Somebody needs to start a campaign for Owen Marecic. Heisman, Walter Camp Award -- I don't care. Maybe somebody can design the Marecic Trophy. It will feature a cast-bronze football player trying to tackle himself.
Marecic is the starting fullback for a Stanford team that could win the Pac-10. He is also a starting inside linebacker for Stanford.
Occasionally players will line up on both sides of the ball, but it is extremely rare for players to start on both sides. It is rarer still for a player to do it as well as Marecic, on a team with BCS bowl hopes, at positions as physically grueling as fullback and linebacker.
How good is he?
"Owen is an All-American fullback," Stanford coach Jim Harbaugh said. "It is hard to imagine there is a better fullback than Owen."
Being an "All-American fullback" sounds nice, but there is no such thing. You don't see fullbacks on All-America teams anymore, for the same reason nobody conducts an online poll to find the world's best dinner roll. Fans do not turn on their televisions to watch fullbacks. They are appreciated by coaches and nobody else.
It is hard to find a college coach who appreciates a player more than Harbaugh appreciates Marecic, and I'm including the guys who coach their sons. Harbaugh calls Marecic "just a beautiful soul" and "a true warrior." Harbaugh's wife, Sarah, told him he looks at Marecic "like somebody else would look at a beautiful woman."
"He's a stud," Harbaugh said.
How did this happen? Well, Harbaugh arrived in Palo Alto three years ago and discovered his roster was so thin that it should have been printed on tissue. He quickly asked a half dozen or so players to play both offense and defense. It was either old-school or junior high school, depending on how you look at it, but Harbaugh was just being resourceful.
"The intent was never to start them both ways," Harbaugh said. "The intent was to create some depth where there wasn't anyway."
Marecic's intent is always to run through the guy in front of him and come out the other side. Some guys break tackles; Marecic breaks helmets. When he broke one for the third time, Harbaugh had him sign it. It now sits in the coach's office.
Can Marecic really bang heads on offense and defense the whole game? We're about to find out. Stanford runs between 70 and 80 offensive plays in a typical game. Harbaugh says "we're thinking of a pitch count for him of around 90 snaps a game."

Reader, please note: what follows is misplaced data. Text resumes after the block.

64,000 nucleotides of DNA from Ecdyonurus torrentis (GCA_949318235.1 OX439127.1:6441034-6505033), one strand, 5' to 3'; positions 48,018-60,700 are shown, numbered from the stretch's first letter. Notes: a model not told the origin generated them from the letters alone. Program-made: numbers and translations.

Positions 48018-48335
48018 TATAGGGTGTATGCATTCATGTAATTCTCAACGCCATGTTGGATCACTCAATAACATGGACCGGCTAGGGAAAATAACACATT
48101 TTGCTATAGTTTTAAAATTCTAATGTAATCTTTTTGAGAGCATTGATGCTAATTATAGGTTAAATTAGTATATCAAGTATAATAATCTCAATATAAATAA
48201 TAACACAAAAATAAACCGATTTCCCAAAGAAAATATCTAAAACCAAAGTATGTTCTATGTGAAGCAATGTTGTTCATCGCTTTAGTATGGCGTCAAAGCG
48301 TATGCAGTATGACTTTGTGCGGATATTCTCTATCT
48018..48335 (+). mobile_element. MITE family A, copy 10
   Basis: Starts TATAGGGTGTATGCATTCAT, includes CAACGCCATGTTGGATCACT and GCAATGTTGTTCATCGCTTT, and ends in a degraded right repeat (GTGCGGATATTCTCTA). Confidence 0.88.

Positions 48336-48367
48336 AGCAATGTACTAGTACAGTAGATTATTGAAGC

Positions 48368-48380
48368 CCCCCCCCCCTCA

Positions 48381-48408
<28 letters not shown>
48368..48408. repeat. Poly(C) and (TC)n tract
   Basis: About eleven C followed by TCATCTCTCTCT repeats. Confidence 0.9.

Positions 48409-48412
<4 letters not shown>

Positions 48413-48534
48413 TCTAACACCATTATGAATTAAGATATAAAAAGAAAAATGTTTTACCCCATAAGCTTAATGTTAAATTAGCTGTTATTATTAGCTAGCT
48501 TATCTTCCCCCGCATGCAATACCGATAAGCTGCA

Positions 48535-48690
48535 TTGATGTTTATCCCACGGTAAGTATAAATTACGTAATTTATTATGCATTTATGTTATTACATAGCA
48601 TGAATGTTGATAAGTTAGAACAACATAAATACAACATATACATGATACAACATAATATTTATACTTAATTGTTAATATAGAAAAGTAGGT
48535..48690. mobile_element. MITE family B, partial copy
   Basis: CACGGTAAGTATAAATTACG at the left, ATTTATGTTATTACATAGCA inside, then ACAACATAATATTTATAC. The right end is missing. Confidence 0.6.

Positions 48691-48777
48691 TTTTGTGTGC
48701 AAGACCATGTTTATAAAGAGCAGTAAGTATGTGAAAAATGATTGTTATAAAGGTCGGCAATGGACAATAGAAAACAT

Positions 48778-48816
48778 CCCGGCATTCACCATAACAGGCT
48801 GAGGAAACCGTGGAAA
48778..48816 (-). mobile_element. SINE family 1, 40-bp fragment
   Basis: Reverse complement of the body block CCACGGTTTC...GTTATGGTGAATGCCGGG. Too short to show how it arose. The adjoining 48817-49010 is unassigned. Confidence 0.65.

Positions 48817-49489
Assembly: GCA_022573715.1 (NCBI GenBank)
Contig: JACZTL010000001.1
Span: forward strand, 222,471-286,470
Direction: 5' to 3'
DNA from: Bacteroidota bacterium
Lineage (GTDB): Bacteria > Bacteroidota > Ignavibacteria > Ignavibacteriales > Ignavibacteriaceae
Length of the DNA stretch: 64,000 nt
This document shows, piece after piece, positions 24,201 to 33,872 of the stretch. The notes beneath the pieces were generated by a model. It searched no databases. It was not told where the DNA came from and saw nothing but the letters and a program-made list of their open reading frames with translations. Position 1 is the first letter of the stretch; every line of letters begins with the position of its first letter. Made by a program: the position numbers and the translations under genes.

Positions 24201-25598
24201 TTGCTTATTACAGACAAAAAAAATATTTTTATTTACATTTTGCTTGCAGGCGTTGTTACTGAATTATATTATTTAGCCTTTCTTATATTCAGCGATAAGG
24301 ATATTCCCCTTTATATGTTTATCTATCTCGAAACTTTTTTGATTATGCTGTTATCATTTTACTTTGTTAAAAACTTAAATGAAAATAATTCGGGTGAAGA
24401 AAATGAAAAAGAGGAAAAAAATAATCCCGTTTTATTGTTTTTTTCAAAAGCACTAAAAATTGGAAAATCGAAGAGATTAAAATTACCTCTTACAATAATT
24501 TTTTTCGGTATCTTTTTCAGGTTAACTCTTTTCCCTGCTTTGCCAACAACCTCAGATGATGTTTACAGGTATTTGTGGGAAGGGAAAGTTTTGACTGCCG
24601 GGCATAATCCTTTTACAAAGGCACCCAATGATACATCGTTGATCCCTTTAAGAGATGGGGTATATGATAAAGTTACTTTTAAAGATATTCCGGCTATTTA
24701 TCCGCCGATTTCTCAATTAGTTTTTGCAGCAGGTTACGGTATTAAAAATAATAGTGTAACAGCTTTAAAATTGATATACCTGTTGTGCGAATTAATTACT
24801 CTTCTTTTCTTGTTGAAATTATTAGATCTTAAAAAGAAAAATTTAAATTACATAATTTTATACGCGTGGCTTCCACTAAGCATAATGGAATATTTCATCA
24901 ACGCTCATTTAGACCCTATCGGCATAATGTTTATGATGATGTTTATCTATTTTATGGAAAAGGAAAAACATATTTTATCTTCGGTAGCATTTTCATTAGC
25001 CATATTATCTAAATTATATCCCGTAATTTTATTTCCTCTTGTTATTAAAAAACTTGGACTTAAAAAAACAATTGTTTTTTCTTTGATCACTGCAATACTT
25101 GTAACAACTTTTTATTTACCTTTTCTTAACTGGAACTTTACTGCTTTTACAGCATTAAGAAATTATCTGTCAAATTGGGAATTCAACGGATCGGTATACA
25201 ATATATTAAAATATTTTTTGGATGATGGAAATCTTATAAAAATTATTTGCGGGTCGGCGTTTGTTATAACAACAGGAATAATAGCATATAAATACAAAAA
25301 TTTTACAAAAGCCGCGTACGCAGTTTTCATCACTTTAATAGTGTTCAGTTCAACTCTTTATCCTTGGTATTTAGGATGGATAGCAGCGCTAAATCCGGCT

If you can find another player who has pulled this off in recent years, then I absolutely GUARANTEE that guy never said "what's great about the human biology program here is that it's a very interdisciplinary major," as Marecic told me recently.
Thanks to that ... um, interdisciplinariness, Marecic can fulfill every football player's dream and major in, "I guess ... human biology concentrated in infectious disease, national security and international health." I told Stanford All-America quarterback Andrew Luck about Marecic's major, and Luck laughed and said: "I don't think I understand that."
Harbaugh said Marecic got straight A's in one recent quarter, but Marecic corrected him: "It wasn't 4.0. It was whatever A's and A-minuses turn out to be ... It's not really straight A's. I got some minuses in there."
As you can see, Marecic doesn't talk much about himself. He doesn't talk much, period.
"I remember freshman year, I swear I didn't hear him say a word until he was brought up to say wise words after practice, about halfway through training camp," Luck said.
Wise words, Luck said, is when players share "a lesson they've learned about football. It's really an open platform to say anything you want. I remember he went up for the first wise words, and he spoke so eloquently. He says some really funny things. He's a hilarious guy, actually."
Hilarious? Don't ruin his rep! He has the least amusing football style in the country. Last year, Marecic was the dynamite that opened holes for Toby Gerhart, who became a Heisman finalist.
"Toby was great, obviously," Luck said. "A once-in-a-lifetime back. But Owen did a lot of the tough work that nobody appreciates. Some of the plays we ran, if we didn't have a fullback the caliber of Owen, I don't think we could have run."
Now he'll be lead blocker on those plays and the tackler when the other team runs them. Marecic said his dual role "definitely it will be tougher mentally than physically."
I'm going to go out on a limb here and say that a guy majoring in human biology concentrated in infectious disease, national security and international health can handle the mental part of this -- even if, by his own admission, national security is "kind of an unexplored interest at this point."
Mention Chuck Bednarik or Gordie Lockbaum or some of the other famous two-way players in history, and Marecic says "I haven't really done anything yet. So all those kinds of comparisons don't really have much of a basis in my mind."
They will soon.
College football fans, embrace Owen Marecic. This is your man. He could walk straight out of the 1950s and into the 2011 Rose Bowl. He could be your NFL team's starting fullback in three years or your family's doctor in 10. He could even improve national security, if he ever explores that interest. In the meantime, I know where he belongs on your All-America team: everywhere.